The American study from the Family Acceptance Project is the first to look at the role and impact of parents and others in so-called ‘conversion therapy’ efforts to change LGBT adolescents’ sexual orientation.

The research, which was published in the Journal of Homosexuality, found that both home-based parent and external sexual orientation conversion interventions contribute to multiple health and adjustment problems in young adulthood.

These include higher levels of depression and suicidal behavior, as well as lower levels of self-esteem, social support and life satisfaction, and lower levels of education and income in young adulthood, compared with LGBT young people who did not experience conversion efforts.

Alarmingly, the researchers found that rates of attempted suicide by LGBT young people whose parents tried to change their sexual orientation were more than double (48%) the rate of LGBT young adults who reported no conversion experiences (22%).

Suicide attempts nearly tripled for LGBT young people who reported both home-based efforts to change their sexual orientation by parents and intervention efforts by therapists and religious leaders (63%).

The costs of conversion therapy

In addition, levels of depression more than doubled (33%) for LGBT young people whose parents tried to change their sexual orientation compared with those who reported no conversion experiences (16%). It more than tripled (52%) for LGBT young people who experienced both home-based and external conversion therapy.

Sexual orientation change experiences during adolescence were also associated with lower young adult socioeconomic status: less educational attainment and lower weekly income.

“Although parents and religious leaders who try to change a child’s LGBT identity may be motivated by attempts to ‘protect’ their children, these rejecting behaviors instead undermine an LGBT child’s sense of self-worth, contribute to self-destructive behaviors that significantly increase risk and inhibit self-care which includes constricting their ability to make a living,” said Dr. Caitlin Ryan, Director of the Family Acceptance Project at San Francisco State University and lead author.

“It is clear that there are public health costs of ‘change’ efforts for LGBT adolescents over the long-term. The kind of change we really need is family education and intervention,” added study co-author, Stephen T. Russell, Ph.D., Regents Professor, University of Texas at Austin.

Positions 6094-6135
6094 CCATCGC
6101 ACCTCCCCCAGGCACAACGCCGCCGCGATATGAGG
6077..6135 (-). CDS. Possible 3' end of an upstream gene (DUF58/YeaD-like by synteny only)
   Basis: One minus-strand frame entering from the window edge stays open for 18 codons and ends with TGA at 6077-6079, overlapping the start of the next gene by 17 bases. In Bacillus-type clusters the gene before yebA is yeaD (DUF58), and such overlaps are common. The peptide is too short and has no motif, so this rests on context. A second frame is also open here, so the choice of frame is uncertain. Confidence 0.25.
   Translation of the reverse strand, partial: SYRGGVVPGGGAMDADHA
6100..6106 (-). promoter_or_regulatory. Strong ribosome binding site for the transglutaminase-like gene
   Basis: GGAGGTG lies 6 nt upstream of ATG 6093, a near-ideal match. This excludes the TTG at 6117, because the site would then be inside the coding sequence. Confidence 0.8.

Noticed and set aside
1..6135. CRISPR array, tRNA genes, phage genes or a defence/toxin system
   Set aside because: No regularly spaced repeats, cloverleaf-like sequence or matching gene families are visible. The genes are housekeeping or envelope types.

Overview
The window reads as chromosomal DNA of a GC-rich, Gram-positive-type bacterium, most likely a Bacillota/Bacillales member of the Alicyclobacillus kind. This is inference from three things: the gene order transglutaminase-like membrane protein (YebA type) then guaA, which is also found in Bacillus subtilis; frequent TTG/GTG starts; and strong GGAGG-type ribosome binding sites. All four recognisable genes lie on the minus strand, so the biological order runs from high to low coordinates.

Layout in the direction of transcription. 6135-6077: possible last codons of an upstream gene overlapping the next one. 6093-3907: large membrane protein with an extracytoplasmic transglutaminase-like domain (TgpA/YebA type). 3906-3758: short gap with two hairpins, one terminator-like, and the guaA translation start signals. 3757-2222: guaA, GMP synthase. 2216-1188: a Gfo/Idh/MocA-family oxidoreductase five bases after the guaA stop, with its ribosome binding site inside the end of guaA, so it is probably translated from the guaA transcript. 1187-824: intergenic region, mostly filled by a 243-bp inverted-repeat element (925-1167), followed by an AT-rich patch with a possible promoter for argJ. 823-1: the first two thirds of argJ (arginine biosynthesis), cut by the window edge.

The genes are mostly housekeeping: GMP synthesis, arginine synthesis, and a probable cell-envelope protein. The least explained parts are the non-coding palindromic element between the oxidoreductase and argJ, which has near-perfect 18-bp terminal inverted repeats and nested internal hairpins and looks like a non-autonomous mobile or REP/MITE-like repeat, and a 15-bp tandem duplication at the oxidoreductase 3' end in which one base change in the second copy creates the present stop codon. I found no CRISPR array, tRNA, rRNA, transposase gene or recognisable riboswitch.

Earlier this year, the Williams Institute estimated that around 700,000 LGBTQ adults in the US have received conversion therapy at some point in their lives, including about 350,000 who received it as adolescents.

The World Psychiatric Association and many other mental health bodies have asserted that trying to “cure” LGBTQ people doesn’t work and is both dangerous and unethical. The UK government has announced its plans to ban conversion therapy. In April, the Psychological Society of South Africa (PsySSA) reaffirmed its condemnation of conversion therapy.

PRESS RELEASE: KZNPride, Durban 23 October 2018

PRESS RELEASE: KZNPride, Durban

This is to inform all of the establishment of a new Pride organisation called KZNPride that was established at a Special General Meeting in Pietermaritzburg on the 23 October 2018.

The vision of KZNPride is to strive to be a representative body of the LGBTI+ community of KwaZulu-Natal. We also seek to standardize Pride of KZN by supporting annual PrideFest events throughout the KwaZulu-Natal region.

The mission of KZNPride is to provide a safe, supportive environment.  The KZNPride LGBTQ+ strive to provide services, professional resources and programs that unite the lesbian, gay, bisexual, transgender, and queer/questioning community across lines of age, race, gender, and economics. Our purpose is to strengthen, support, and celebrate LGBTQ+ individuals, families, and groups in their efforts to achieve their fullest potential.

KZNPride strives for positive social change through advocacy, community education, cultural awareness and wellness programs that assist in the creation, development and growth of LGBTQ+ affirming organizations, institutions and cultures within the community at large.

KZNPride is registered as a Non-Profit Company (NPC) Registration number: 20184397750. It forms a supporting umbrella in KwaZulu-Natal to promote a totally inclusive Pride that stands against discrimination and violence towards lesbian, gay, bisexual, transgender, intersex (LGBTI+) people. We seek to affirm those of diverse sexual orientation, gender identity and gender expression by increasing visibility of LGBTI people within our communities, by building partnerships and collaborations that celebrate sexual diversity and gender variance. We support and promote initiatives targeting the KZN LGBTI community that include: